The results of a survey about term limits for elected officials in the Town of Huntington found that most of those who responded think term limits are a good idea and should be applied to all elected officials, town board member Gene Cook said.

There has been discussion over the years about whether elected officials in the town should be limited to eight years or 12 in office, and whether elected officials who do not make policy — such as the town clerk, receiver of taxes and highway superintendent — should be subject to term limits. There currently are no term limits in the town.

Cook initiated the survey, publicizing it through local media, hoping to hear from as many of the town’s more than 200,000 residents as possible, and even all Long Islanders on the topic.

Of the 51 responses received between June 22 and Wednesday, mostly via email, the majority preferred two four-year terms, not three terms.

“Now I know a lot of people feel the same way as I do: We need term limits,” said Cook, who was re-elected to his second term in 2015 and has said he won’t seek re-election.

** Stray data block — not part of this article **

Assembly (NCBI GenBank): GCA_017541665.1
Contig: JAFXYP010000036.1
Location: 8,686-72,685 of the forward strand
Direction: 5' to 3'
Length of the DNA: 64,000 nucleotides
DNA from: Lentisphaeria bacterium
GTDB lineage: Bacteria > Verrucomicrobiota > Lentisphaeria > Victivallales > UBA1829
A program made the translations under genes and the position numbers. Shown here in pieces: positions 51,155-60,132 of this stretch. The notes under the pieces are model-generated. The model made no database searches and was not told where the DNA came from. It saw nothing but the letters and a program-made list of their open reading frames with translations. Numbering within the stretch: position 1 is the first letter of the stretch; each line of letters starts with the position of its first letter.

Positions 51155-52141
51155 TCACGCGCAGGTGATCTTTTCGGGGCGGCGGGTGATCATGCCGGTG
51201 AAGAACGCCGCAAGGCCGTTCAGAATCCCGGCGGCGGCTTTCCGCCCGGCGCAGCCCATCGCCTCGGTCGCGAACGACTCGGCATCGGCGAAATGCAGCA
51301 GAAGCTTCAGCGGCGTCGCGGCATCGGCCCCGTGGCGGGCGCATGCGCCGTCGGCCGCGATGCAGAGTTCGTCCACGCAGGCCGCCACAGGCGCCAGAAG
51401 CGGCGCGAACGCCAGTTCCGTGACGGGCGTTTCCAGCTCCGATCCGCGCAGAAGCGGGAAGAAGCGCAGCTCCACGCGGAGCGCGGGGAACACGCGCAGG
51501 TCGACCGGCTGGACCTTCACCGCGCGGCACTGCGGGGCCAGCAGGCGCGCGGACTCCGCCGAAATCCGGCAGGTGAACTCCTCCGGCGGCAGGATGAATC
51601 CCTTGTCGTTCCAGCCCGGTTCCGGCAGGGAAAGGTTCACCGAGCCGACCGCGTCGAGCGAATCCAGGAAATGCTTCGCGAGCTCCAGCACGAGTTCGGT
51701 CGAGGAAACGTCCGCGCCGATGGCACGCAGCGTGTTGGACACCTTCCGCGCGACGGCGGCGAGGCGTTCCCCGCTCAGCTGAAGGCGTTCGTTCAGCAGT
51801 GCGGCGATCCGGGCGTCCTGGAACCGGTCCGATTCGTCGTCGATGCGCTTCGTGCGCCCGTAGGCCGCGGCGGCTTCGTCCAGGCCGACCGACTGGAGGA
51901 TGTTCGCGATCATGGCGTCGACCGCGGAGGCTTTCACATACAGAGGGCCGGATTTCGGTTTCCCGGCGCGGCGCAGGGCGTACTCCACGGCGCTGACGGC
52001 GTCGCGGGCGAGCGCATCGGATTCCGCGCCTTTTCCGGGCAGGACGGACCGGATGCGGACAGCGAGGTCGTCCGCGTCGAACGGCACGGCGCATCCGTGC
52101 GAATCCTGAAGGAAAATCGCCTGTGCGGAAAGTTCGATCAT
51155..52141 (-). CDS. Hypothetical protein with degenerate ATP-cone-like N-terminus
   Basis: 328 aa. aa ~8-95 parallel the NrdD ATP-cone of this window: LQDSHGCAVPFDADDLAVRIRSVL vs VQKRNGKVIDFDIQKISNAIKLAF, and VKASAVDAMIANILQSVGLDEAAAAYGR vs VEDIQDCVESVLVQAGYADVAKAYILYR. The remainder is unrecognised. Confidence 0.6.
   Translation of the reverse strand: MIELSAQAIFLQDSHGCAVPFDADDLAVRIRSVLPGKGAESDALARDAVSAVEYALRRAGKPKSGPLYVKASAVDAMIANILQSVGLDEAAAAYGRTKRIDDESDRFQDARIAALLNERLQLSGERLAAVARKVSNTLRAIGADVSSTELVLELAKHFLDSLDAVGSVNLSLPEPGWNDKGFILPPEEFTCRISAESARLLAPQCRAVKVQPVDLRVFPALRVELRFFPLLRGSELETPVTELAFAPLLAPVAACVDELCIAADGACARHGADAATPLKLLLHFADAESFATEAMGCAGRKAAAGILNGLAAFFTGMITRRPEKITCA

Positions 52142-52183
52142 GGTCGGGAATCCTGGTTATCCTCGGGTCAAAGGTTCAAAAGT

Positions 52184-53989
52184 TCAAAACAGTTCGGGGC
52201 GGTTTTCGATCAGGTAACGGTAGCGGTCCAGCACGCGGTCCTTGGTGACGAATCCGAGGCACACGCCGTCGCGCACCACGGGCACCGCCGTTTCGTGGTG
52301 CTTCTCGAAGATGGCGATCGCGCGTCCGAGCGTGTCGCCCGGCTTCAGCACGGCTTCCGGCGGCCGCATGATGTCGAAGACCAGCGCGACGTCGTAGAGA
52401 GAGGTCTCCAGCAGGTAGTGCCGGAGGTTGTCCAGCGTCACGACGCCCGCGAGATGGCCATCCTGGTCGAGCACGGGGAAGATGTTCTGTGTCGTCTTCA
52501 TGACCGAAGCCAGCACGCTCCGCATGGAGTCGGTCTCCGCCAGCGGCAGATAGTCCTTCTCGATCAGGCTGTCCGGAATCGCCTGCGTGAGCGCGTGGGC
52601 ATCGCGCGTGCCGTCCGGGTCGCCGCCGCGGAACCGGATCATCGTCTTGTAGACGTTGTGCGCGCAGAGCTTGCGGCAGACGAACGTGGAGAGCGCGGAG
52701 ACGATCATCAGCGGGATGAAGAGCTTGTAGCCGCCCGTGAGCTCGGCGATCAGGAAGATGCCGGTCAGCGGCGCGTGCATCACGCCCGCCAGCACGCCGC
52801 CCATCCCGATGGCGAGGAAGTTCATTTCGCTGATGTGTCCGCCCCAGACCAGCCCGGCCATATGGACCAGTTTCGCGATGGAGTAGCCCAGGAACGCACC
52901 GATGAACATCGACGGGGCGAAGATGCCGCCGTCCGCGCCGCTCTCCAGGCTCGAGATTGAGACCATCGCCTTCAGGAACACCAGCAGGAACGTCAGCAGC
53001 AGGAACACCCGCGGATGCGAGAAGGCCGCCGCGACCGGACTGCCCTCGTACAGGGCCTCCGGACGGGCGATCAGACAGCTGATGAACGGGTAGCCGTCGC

He is drafting a resolution for the Aug. 15 town board meeting that would set a public hearing for September on term limits.

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The hearing will focus on Cook’s proposed legislation to require limits of two four-year terms for the town supervisor, town board, town clerk, receiver of taxes and superintendent of highways.

The legislation also would require the town board to have a public referendum if they ever want to change the law, Cook said.

“I think term limits allow for better government,” Cook said. “What I really want is to see a better system for the residents and businesses of Huntington and term limits bring new people with fresh ideas.”

Town Supervisor Frank Petrone, who has been in office 22 years, and town board member Mark Cuthbertson, who took his seat on the board in 1998, said they had not yet seen the plan to review it.

“I look forward to meeting with Councilman Cook next week to discuss this,” said Councilwoman Tracey Edwards, who has served in office since 2014.

Town board member Susan Berland, first elected in 2001, said she had not seen the plan, but thinks term limits should be decided upon by voters.

“Cook should have put this up in a timely manner to be a referendum on the general ballot in the November election,” Berland said. “To bring this issue up now, it’s just more political games.”